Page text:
Using the gospel of Matthew as our guide we have begun the task of opening the background necessary to grasp, as members of the current generation of Christians, the meaning of all the gospels. This is necessary because all of the gospels are Jewish books written by Jewish authors for Jewish congregations. They employ Jewish …
Do I get my child baptized into a church with which I profoundly disagree? Should I stand up and commit her to the ridiculous concept of original sin? To the human interpretation of evil and the devil? I have spent a year discussing this with my minister and I really want to proclaim no! I want to commit my child's life to a God of love, of forgiveness that is already waiting to be claimed, a God who is not dependent on repentance. I was nine years old when I understood that if God loves, then there can be no "hell," no final judgment. Just our own inability to comprehend that we are already forgiven for everything is enough. Then there is no scale from a little misdemeanor to irredeemable evil, just a degree of separation from God's perfection that we can only close through love.
19 September 2013: SYRIA, POISON GAS, MISSILE STRIKES AND PEACE?
It has been both an emotional and a political roller-coaster. The television newscasters and the print media informed us that a political debate was underway as to whether or not the armed might of this country should be used to punish the Syrian government for violating the universal condemnation against chemical warfare that has governed …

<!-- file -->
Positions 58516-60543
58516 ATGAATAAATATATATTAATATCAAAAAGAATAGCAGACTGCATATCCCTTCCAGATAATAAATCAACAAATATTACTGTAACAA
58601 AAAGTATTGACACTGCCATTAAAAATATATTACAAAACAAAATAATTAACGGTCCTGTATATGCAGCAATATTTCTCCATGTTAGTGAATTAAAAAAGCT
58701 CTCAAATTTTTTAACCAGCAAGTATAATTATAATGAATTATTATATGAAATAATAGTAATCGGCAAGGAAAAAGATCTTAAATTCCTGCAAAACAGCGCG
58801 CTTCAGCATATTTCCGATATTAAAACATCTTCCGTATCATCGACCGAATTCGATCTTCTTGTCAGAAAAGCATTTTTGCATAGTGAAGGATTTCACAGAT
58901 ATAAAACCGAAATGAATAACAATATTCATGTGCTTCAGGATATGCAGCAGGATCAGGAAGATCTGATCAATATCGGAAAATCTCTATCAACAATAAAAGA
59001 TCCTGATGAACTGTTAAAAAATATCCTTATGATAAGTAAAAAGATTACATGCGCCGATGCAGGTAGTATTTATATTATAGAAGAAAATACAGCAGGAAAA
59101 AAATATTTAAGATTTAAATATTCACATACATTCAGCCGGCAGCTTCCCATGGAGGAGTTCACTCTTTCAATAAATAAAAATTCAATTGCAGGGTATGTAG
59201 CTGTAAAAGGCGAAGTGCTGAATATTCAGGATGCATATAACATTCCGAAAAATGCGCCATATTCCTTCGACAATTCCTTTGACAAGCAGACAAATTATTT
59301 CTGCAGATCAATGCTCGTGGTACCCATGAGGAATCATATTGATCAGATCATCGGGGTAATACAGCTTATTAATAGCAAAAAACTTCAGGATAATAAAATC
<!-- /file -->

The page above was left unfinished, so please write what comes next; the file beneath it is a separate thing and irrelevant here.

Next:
I work for the Dorset police here in Dorset, England. I do not come from a Christian family although I did attend a Methodist Sunday School as a boy. I have been searching to try and make sense of the Christian message and many of the complex questions that the Bible throws up. I have read a number of your books and I have to say that they are the first publications that make any sense to me. The question of the death of Jesus being a method of atonement from original sin has always been a major block to faith for me. I have in the past completed the Church of England’s Alpha courses, but the answers given by well-meaning clergy have never made any sense to me. The literalist view of the Bible in this modern day and age doesn’t aid understanding. I am halfway through your latest publication relating to the Fourth Gospel. I feel for the first time a sense of enlightenment with the view that the life of Jesus was to show us the vision of what we can be and to assist as a gateway into the mystical union with God. This at least gives a real purpose to Jesus’ life and work. My question is where can I, and others like me, go from here. I have yet to find a church organization that isn’t governed by restrictive creeds and regulations? If we do find a new faith and belief, where and what should the next stage be to becoming all that we are meant to be? Is it enough just to believe in a private and individual way? Do we need to find a group of like-minded people with similar views or is it sufficient just to go it alone? I am coming up to London with a good friend of mine in October to hear you lecture in Streatham. I am really looking forward to seeing you. Any advice you can give me on my “where next” question would be gratefully received.